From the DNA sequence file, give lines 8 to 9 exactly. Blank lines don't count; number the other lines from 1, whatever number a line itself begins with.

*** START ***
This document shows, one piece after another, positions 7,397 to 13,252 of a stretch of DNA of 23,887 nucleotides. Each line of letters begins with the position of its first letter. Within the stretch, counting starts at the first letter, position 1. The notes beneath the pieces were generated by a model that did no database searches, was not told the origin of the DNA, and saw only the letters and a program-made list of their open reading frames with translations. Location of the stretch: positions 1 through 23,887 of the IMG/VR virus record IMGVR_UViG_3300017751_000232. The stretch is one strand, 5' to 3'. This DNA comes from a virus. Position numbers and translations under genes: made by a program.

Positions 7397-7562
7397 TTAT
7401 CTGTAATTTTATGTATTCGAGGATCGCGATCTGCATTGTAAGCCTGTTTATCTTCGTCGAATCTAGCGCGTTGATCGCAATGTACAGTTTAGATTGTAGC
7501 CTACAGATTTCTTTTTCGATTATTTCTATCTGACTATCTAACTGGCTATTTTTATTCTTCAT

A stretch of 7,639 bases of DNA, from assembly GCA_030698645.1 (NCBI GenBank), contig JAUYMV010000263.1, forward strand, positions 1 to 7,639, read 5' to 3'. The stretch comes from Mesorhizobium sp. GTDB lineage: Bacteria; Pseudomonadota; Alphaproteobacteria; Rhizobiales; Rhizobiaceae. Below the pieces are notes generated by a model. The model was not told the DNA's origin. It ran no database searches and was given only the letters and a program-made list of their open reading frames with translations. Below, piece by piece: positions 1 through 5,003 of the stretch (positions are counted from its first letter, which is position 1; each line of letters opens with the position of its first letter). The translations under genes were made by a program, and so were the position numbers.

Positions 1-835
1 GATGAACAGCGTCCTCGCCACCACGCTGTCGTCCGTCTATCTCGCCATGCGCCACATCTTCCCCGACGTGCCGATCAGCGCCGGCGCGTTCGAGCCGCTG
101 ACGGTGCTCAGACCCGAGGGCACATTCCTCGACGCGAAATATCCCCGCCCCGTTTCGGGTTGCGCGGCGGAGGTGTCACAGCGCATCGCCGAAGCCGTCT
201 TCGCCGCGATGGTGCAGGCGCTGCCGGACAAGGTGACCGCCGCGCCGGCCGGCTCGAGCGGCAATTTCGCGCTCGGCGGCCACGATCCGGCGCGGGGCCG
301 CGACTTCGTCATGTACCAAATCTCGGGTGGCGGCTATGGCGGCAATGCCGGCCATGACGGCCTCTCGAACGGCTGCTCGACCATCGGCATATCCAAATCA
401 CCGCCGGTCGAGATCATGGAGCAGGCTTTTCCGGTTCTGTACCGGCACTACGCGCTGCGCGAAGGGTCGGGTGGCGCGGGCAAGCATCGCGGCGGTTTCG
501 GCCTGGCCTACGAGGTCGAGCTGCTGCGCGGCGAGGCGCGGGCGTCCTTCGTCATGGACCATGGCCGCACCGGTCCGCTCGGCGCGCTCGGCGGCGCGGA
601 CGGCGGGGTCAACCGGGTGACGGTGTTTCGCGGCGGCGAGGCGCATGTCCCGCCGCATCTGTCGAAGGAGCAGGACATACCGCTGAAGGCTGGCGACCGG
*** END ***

1 GATGAACAGCGTCCTCGCCACCACGCTGTCGTCCGTCTATCTCGCCATGCGCCACATCTTCCCCGACGTGCCGATCAGCGCCGGCGCGTTCGAGCCGCTG
101 ACGGTGCTCAGACCCGAGGGCACATTCCTCGACGCGAAATATCCCCGCCCCGTTTCGGGTTGCGCGGCGGAGGTGTCACAGCGCATCGCCGAAGCCGTCT